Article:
After a flurry of moves to open the 2022 NBA free agency, the July 4 weekend was mostly quiet as Kevin Durant’s trade situation continues to weigh on the entire league. The Chicago Bulls, however, took a step forward by agreeing to at least a one-year contract with veteran point guard Goran Dragic. Nikola Vucevic played a key role in the deal, according to KC Johnson of NBC Sports Chicago.
The move gives the Bulls 15 guaranteed contracts and puts them about $1.5 million under the luxury tax threshold, which stands at $150.267 million. Chicago still has more than $7 million remaining from the mid-tier exception and a $5 million business exception that expires Thursday. There is a hard cap at just under $157m that kicks in if a certain amount of the mid-tier is used (around $6.5m) or a player is acquired as part of a signing and a trade, so the Bulls couldn’t use all of those exceptions unless another salary was dumped.
While Chicago has those 15 guaranteed deals, there may be more on the books in the offseason before they have to narrow the roster down to 15 for the season. Players like Tony Bradley and Marko Simonovic would be candidates for a waiver if that happened and there were no trades. The suppressed salary can also be extended to avoid tax if desired, but it should be noted that tax payments are not calculated until the end of the season.
The question is whether the Bulls plan to do something like this or even plan to make other moves, as opposed to the roster essentially set after adding Dragic, Andre Drummond and rookie Dalen Terry this offseason. Zach LaVine and Derrick Jones Jr. are back on new deals.
The addition of Dragic as the 15th contract was certainly an eye opener considering he seemed destined to join Luka Doncic on the Dallas Mavericks. It’s also notable considering Chicago’s abundance of guards, gaps on the wing/forward, and general lack of shooting on the roster. Will there be more additions to fix these issues? Maybe Caleb Martin in free agency? Will there be an exchange?
The mind immediately wanders to a Coby White trade, but he’s one of the team’s few shooters and the Bulls would have wanted a lot in return in an exchange. If there’s no trade, how will the rotation go with a backcourt featuring Lonzo Ball, Zach LaVine, Alex Caruso, Ayo Dosunmu, Dragic, White and Terry? That’s a lot to juggle, and one has to wonder what Dragic was promised to get him into such a deep band. Will he be the alternate leader? He’s more of a pure point guard than any of these players besides Ball, but he’s 36 and coming out of a weird situation. 2021-22 season which was shared between the Toronto Raptors and the Brooklyn Nets.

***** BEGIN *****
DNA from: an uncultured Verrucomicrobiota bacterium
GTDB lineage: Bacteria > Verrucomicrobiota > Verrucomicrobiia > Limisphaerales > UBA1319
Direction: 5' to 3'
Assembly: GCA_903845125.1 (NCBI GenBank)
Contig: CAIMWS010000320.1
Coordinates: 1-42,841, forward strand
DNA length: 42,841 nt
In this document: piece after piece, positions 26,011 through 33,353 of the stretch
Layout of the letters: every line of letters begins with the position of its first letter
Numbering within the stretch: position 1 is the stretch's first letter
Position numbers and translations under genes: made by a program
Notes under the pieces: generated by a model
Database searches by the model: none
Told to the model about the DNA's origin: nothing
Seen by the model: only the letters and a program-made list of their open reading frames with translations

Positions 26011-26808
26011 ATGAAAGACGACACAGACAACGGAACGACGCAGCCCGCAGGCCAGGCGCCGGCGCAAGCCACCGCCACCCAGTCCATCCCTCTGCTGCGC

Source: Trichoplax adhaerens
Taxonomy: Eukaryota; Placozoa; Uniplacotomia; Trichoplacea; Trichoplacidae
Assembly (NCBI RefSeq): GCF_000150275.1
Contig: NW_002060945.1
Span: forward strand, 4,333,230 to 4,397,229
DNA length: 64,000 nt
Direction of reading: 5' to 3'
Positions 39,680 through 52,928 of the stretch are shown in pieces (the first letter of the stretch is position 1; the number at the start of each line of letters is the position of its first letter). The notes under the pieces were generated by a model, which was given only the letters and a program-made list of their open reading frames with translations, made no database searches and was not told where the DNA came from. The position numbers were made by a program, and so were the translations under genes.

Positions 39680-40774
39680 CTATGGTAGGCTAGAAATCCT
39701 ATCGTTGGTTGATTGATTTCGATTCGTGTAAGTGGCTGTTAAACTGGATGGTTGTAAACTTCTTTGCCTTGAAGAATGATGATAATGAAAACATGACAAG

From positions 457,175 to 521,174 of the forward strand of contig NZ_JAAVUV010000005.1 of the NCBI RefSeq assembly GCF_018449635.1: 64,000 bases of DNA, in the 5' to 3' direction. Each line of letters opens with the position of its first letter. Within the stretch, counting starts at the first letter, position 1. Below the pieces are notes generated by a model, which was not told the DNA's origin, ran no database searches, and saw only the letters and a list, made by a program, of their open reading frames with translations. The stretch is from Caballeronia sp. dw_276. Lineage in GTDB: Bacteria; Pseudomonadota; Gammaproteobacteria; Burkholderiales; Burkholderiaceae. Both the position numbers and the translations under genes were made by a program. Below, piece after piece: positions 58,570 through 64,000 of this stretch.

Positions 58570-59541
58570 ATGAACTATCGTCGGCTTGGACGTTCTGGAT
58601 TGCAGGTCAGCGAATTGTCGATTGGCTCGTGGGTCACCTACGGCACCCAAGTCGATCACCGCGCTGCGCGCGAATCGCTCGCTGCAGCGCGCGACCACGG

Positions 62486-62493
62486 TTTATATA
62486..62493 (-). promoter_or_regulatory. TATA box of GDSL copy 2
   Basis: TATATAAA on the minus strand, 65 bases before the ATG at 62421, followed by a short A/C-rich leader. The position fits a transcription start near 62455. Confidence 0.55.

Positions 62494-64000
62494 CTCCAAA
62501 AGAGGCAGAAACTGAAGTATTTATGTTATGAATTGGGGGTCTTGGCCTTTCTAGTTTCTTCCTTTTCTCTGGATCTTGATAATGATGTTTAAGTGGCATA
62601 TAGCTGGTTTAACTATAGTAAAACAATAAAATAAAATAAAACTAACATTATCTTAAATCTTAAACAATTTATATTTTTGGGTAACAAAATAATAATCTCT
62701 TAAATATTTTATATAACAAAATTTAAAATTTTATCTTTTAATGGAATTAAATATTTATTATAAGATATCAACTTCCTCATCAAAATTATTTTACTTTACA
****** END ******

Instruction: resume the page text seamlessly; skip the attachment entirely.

The veteran was traded to the Raptors as part of Kyle Lowry’s signing and trade from the Miami Heat and barely played. Dragic sat out for a while before being traded to the San Antonio Spurs and being waived. He then joined the Nets for the stretch run and really struggled in the regular season before showing a little more life in the four-game sweep at the hands of the Boston Celtics.
Dragic was still a hard-hitting player at the end of his time with the Heat, but this version of him might be gone now that he’s 36:
The Bulls have to hope he comes back, especially if they plan to make him the backup point guard. Prioritizing Dragic’s minutes over younger ones seems like folly, but maybe he finds the fountain of youth. He at least seemed to be playing well for Slovenia this summer.
There’s also the Lonzo Ball knee issue that hangs over this whole list. Chicago might be hoping Dragic can be some level of Ball insurance if his knee continues to be an issue, but the veteran point guard is such a different player and a significant downgrade on shooting and 3-point defense.
In the end, the Bulls could very well be content with the moves they made. Arturas Karnisovas preached continuity after last season, and simply reviving him with a first-round rookie and two veteran additions would follow that ethos. There is a lot of belief that Patrick Williams is making a leap in Year 3 and hoping for an improvement in his health after a plethora of issues in 2021-22.
Still, if that’s all for the Bulls, there’s a level of disappointment at the lack of activity and creativity since their big offseason in 2021. It’s fair to say it’s not reasonable to constantly expecting flashy moves, but the work on the margins hasn’t been great over the past year. It’s even more frustrating if there are financial constraints in place.
Chicago should still be a pretty good team in 2022-23 given reasonable health. Drummond and Dragic are better options than Tristan Thompson and Matt Thomas. But, at least for now, it feels like the Bulls are spinning their wheels and haven’t made meaningful progress towards the championship, instead opting for cheap moves that are marginal improvements with no real upside. We’ll just have to wait and see if that outlook changes for the rest of this offseason and into the 2022-23 campaign.